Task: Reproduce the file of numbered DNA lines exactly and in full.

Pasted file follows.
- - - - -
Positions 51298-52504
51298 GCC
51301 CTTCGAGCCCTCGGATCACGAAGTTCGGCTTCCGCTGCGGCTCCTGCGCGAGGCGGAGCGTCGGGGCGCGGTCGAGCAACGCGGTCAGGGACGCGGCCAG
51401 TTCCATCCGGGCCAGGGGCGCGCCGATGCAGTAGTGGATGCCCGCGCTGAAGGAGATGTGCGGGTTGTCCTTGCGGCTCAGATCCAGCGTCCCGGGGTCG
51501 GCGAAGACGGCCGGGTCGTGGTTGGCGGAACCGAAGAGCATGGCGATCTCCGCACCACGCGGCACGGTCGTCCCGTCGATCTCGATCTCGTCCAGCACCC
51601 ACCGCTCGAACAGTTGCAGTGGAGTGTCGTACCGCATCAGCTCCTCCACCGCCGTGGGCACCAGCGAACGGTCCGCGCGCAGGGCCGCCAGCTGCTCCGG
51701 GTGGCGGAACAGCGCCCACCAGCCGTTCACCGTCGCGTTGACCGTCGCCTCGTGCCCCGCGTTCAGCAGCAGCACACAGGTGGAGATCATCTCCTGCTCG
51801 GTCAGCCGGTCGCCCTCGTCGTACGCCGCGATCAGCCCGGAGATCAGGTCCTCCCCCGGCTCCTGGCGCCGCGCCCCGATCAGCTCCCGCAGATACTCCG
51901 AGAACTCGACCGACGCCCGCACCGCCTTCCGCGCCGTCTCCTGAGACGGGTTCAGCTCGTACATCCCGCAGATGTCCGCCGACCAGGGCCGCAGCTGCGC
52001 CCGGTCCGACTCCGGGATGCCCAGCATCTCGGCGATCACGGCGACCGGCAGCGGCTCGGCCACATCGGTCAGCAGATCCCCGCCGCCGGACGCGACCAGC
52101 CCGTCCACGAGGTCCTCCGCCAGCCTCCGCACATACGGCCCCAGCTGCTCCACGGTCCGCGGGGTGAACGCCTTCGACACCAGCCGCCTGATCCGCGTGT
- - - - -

Positions 51298-52504
51298 GCC
51301 CTTCGAGCCCTCGGATCACGAAGTTCGGCTTCCGCTGCGGCTCCTGCGCGAGGCGGAGCGTCGGGGCGCGGTCGAGCAACGCGGTCAGGGACGCGGCCAG
51401 TTCCATCCGGGCCAGGGGCGCGCCGATGCAGTAGTGGATGCCCGCGCTGAAGGAGATGTGCGGGTTGTCCTTGCGGCTCAGATCCAGCGTCCCGGGGTCG
51501 GCGAAGACGGCCGGGTCGTGGTTGGCGGAACCGAAGAGCATGGCGATCTCCGCACCACGCGGCACGGTCGTCCCGTCGATCTCGATCTCGTCCAGCACCC
51601 ACCGCTCGAACAGTTGCAGTGGAGTGTCGTACCGCATCAGCTCCTCCACCGCCGTGGGCACCAGCGAACGGTCCGCGCGCAGGGCCGCCAGCTGCTCCGG
51701 GTGGCGGAACAGCGCCCACCAGCCGTTCACCGTCGCGTTGACCGTCGCCTCGTGCCCCGCGTTCAGCAGCAGCACACAGGTGGAGATCATCTCCTGCTCG
51801 GTCAGCCGGTCGCCCTCGTCGTACGCCGCGATCAGCCCGGAGATCAGGTCCTCCCCCGGCTCCTGGCGCCGCGCCCCGATCAGCTCCCGCAGATACTCCG
51901 AGAACTCGACCGACGCCCGCACCGCCTTCCGCGCCGTCTCCTGAGACGGGTTCAGCTCGTACATCCCGCAGATGTCCGCCGACCAGGGCCGCAGCTGCGC
52001 CCGGTCCGACTCCGGGATGCCCAGCATCTCGGCGATCACGGCGACCGGCAGCGGCTCGGCCACATCGGTCAGCAGATCCCCGCCGCCGGACGCGACCAGC
52101 CCGTCCACGAGGTCCTCCGCCAGCCTCCGCACATACGGCCCCAGCTGCTCCACGGTCCGCGGGGTGAACGCCTTCGACACCAGCCGCCTGATCCGCGTGT